Still, residents in LeBaron said they've seen this story play out before.
"My hope is that we stop that kind of stuff *," said Brent Verlan LeBaron, a descendant of the founder, "but it's happened before."
Some polygamists from a colony in Colorado City, Ariz., headed south after a 2002 raid there - to the Mexican states of Sonora or Chihuahua, both bordering the U.S.
Fundamentalist leader Orson William Black, another self-proclaimed prophet, fled for LeBaron.
When he arrived with three wives and an underage bride-to-be, residents kicked him out of town, locals said. Mr. Black is now believed to be hiding somewhere along this isolated mountainous region.
"We don't want trouble," Mr. Jones said. "We're living our own way of life here and it's within the law and we're all trying to be productive citizens of Mexico* And trying to do the best we can. When somebody comes in like this, it makes it real difficult for everyone."
Residents in this valley of apple orchards, pecan trees and alfalfa fields work as farmers and lead a quiet life devoted to their large families - the majority of whom are related to one another.
They blend in with Mexican residents, speak two languages and embrace both cultures.
Religion is no longer organized, though they gather weekly for bible study and read the Book of Mormon, they say.
Polygamy in Colonia LeBaron today is only practiced by "consenting adults," said Mr. Jones, who is widely respected as a community leader and bridge builder. He served as Galeana's first "American mayor," a reference to his blonde hair and blue eyes, from 2001 to 2004.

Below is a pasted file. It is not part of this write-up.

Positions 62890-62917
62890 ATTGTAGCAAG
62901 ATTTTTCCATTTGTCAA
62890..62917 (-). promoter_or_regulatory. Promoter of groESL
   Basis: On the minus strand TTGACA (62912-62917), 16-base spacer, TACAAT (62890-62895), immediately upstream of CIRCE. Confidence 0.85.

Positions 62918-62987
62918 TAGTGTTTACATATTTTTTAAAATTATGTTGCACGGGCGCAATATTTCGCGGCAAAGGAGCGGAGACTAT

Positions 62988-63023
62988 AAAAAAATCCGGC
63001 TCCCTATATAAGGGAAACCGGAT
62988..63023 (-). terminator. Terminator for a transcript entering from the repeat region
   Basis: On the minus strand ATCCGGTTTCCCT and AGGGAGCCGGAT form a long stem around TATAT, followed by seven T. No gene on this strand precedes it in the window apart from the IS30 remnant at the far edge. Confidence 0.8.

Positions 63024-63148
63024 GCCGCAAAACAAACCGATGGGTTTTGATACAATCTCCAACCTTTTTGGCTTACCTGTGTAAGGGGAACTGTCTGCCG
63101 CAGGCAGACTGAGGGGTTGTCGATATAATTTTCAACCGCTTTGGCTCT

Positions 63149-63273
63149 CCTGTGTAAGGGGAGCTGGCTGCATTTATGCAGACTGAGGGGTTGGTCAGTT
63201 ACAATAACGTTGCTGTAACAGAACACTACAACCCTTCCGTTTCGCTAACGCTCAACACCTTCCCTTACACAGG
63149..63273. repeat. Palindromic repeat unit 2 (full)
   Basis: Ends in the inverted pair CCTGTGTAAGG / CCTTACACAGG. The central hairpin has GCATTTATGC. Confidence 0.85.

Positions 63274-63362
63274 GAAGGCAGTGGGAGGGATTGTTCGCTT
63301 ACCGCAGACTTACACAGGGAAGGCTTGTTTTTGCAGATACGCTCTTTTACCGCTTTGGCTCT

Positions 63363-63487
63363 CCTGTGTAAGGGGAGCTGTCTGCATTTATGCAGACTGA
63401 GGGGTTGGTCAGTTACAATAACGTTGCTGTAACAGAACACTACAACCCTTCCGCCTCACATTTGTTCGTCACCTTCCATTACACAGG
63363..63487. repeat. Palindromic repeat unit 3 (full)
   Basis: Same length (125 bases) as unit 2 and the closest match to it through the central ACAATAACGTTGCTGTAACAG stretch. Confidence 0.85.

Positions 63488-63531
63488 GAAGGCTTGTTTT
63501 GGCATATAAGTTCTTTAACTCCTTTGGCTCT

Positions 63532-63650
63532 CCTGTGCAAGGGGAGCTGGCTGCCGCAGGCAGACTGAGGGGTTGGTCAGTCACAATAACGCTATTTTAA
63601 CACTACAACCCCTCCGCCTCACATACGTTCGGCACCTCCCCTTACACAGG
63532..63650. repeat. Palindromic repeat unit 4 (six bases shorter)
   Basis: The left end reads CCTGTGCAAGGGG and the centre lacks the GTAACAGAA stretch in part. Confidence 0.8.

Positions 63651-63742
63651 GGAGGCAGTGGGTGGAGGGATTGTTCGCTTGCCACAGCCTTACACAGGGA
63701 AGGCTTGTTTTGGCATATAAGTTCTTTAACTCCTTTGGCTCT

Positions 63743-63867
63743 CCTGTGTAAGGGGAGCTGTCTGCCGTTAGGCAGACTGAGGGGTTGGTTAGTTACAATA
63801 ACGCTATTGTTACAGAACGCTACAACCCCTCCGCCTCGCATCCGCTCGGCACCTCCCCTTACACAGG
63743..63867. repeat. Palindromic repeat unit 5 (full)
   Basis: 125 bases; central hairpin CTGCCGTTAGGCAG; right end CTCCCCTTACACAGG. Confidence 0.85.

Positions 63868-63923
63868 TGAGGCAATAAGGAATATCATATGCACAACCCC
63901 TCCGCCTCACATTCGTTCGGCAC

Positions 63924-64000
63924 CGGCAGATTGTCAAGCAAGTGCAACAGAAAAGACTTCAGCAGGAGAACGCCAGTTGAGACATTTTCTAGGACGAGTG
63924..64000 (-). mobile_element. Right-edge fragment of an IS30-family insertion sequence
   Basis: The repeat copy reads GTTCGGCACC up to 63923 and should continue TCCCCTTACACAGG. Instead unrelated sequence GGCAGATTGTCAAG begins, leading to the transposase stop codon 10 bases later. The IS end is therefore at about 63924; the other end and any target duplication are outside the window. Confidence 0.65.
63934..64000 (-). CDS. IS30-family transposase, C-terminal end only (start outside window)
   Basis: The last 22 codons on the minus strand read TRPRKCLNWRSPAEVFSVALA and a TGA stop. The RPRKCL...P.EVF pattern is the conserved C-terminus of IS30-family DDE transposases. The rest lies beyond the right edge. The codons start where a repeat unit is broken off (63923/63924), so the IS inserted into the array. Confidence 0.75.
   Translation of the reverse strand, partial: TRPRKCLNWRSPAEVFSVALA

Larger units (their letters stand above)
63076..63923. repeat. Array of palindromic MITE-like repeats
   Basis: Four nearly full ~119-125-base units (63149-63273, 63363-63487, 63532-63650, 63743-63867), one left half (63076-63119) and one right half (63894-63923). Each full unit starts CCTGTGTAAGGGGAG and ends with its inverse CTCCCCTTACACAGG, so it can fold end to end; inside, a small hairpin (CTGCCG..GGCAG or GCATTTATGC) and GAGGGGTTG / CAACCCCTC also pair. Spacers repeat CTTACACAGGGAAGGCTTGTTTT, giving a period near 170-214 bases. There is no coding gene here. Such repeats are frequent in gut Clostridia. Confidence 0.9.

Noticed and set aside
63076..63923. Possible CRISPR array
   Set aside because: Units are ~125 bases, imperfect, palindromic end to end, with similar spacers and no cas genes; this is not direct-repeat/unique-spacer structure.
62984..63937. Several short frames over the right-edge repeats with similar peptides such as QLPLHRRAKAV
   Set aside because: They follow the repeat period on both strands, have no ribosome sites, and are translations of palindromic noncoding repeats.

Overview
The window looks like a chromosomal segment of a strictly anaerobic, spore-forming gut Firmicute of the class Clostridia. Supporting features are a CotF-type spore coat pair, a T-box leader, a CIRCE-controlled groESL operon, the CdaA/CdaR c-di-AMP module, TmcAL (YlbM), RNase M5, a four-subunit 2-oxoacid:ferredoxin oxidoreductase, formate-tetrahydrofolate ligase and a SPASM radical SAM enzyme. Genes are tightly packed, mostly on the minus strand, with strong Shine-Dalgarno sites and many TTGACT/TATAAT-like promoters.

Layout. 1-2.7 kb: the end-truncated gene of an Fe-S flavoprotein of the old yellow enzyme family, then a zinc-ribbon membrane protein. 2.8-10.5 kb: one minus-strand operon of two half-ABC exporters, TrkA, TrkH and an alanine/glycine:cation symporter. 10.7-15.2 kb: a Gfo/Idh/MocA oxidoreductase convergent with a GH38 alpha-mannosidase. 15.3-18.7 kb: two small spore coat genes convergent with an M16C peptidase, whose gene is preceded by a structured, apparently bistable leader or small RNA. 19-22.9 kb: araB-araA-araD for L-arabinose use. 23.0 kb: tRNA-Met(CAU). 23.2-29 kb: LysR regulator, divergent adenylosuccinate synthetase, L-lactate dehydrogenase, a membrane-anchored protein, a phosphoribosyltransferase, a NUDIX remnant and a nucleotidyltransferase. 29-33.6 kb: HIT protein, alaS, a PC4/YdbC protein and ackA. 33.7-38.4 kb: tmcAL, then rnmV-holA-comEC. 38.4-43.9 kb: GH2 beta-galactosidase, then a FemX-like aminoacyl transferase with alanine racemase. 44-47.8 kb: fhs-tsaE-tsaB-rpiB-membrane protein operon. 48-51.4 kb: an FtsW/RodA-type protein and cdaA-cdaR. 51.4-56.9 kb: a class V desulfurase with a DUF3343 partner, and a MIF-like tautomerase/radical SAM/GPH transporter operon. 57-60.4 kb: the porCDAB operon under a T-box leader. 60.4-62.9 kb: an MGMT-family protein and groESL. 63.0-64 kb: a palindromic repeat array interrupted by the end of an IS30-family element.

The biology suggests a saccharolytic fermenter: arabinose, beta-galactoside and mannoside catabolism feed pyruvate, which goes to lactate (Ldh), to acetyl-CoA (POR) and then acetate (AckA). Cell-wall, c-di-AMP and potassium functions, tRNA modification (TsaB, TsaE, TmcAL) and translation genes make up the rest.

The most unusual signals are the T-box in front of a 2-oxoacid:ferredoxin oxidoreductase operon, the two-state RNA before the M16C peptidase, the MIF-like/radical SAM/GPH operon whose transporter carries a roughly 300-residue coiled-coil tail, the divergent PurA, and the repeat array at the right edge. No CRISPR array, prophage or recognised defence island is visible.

Those who practice polygamy stay within the law by not being legally married to more than one person and their numbers are dwindling.
The Chihuahua native is married to one of Alma Dayer LeBaron's granddaughters and he does not practice polygamy.
"If we're doing plural marriage at all, we're doing it within the law, within freedom of choice," Mr. Jones said. "And maybe that's why we're living plural marriage less and less because there is not the religious push anymore toward doing that."
Ms. Tucker, for instance, is in a polygamous relationship as a spiritual wife, but none of her four married daughters practices polygamy. And that's fine with her.
Her children range in age from 7 months to 22 years of age. Her husband, whom she declined to name without his approval, has 14 children with her "sister wife." She doesn't share her 7-bedroom home with her sister wife, but they get along just fine and their children consider themselves brothers and sisters, she said.
Mexicans tolerate their lifestyle, she said, even admire that "we're not hypocritical."
"We share a husband. We love big families," she said "But polygamy is not something I recommend to anyone unless you share the same fundamental religious beliefs because otherwise it could turn into a mess."
As she presides over the organized chaos that is her home, Ms. Tucker turns her attention to the Eldorado situation and shakes her head.
"I'd tell the mothers, 'Wake up and use your common sense. Use your relationship with God, and if doesn't feel right, get the heck out of there,'" she said. "What were they thinking?"
Staff writer Emily Ramshaw and BELO TV U.S.-Mexico Bureau Chief Angela Kocherga contributed to this report.